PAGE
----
“De factores tan descompuestos, jamás, en menos tiempo histórico, se han creado naciones tan adelantadas y compactas… no hay patria en que pueda tener el hombre más orgullo que en nuestras dolorosas repúblicas americanas… vencedora veloz de un pasado sofocante, manchada sólo con sangre de abono que arranca a las manos la pelea con las ruinas, y la de las venas que nos dejaron picadas nuestros dueños.”

(From such disjointed elements, never, in less time, have such precocious and compact nations been created… there is no homeland of which man can be more proud than our painful American republics… the speedy victor of a suffocating past, stained only with the blood from a payment that strips the hands of their fight with ruins, and the blood from the veins that our masters left perforated).

Great art starts with the siren call of the unknown and the promise of a better world, and in Latin America, both were all around me. How could Europe and the US, lost in their futile self-indulgent search for the end of history, compete?

I reinterpreted the pan-Americanism of South American liberator Simón Bolivar and later Martí to include the US, dreaming of a future great continent with no economic, political or cultural center, and with pride, I declared myself just as much a Guatemalan, a Chilean or a Brazilian as an American.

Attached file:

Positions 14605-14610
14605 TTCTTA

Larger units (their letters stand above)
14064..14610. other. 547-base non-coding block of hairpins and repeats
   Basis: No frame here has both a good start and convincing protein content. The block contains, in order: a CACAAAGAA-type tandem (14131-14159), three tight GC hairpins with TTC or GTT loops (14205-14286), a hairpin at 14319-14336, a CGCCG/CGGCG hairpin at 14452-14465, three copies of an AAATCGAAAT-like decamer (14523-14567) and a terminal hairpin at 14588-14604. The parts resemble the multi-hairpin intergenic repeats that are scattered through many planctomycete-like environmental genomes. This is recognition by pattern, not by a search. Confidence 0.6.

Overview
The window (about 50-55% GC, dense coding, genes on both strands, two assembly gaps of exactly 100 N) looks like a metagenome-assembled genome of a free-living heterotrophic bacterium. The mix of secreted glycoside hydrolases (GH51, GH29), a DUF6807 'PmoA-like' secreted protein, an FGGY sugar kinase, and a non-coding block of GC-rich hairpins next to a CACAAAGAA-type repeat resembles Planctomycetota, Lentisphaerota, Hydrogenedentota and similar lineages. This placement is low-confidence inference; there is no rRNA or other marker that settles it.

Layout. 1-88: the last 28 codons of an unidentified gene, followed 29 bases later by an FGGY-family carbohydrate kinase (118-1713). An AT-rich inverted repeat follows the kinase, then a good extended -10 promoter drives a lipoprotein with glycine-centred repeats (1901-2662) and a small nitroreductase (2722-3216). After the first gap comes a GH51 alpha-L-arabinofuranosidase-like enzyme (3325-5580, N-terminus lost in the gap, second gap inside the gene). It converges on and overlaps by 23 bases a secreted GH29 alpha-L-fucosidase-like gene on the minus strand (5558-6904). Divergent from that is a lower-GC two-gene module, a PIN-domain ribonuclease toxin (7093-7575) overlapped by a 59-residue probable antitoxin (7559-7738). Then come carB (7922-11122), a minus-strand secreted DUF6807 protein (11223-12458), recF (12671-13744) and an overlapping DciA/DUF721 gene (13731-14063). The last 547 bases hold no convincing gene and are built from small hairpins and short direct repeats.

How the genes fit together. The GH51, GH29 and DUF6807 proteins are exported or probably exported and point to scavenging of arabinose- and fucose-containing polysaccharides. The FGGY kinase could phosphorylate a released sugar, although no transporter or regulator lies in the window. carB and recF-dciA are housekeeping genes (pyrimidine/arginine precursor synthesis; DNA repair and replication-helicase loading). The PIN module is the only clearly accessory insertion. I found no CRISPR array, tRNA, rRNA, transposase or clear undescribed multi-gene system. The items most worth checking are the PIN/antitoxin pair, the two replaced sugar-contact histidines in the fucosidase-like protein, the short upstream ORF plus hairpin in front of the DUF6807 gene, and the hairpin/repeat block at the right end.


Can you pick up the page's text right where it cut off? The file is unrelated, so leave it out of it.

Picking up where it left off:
Then I moved back to Brazil, fell in love and got married.

But as I settled into life in São Paulo, adjusted to living with others with a different view of the world and traveled more, something changed. I realized what was novel and romantic for me could be oppressively familiar to someone else. Friends didn’t have much patience for a foreigner extolling the beauty and virtue of their national traditions. From early childhood they’d been hearing variants of it and wanted more.

I rethought my fervent Latin American boosterism. I didn’t want to be a cheerleader helping governments attract investors, helping travel agencies attract tourists. Nationalism needs myths to survive, but myths don’t need nations to grab us and make us wonder. My regional preferences were getting in the way of seeing what it was that I truly loved.

I looked upon the mountains now covered in an ethereal orange and thought about the people who were still loving and dancing and fucking and making music and writing poetry and taking care of each other and dreaming of more in spite of everything, in spite of every flaw outsiders claimed they had. That’s the America I wanted to be part of, a place that exists wherever people struggled to live together and overcome a cruel past.

Someday the frigid winds will come for me and bury me under the snow. They won’t ask me for my papers. They will only roar, and I’ll be gone. Just like everyone else. A memory of an unknown world, a whisper of what might have been. I hope when that day comes, I’ll be able to say I danced and dreamed and fought by my neighbors’ side.

On Being an Artist

goyaSometimes I feel like I’m chasing after my own pain with a butterfly net, so that once or if I catch it, I can put it in a glass box in a zoo for people to come stare and bang at. Am really helping anybody? Or am I just tickling their egos while they jack off mine?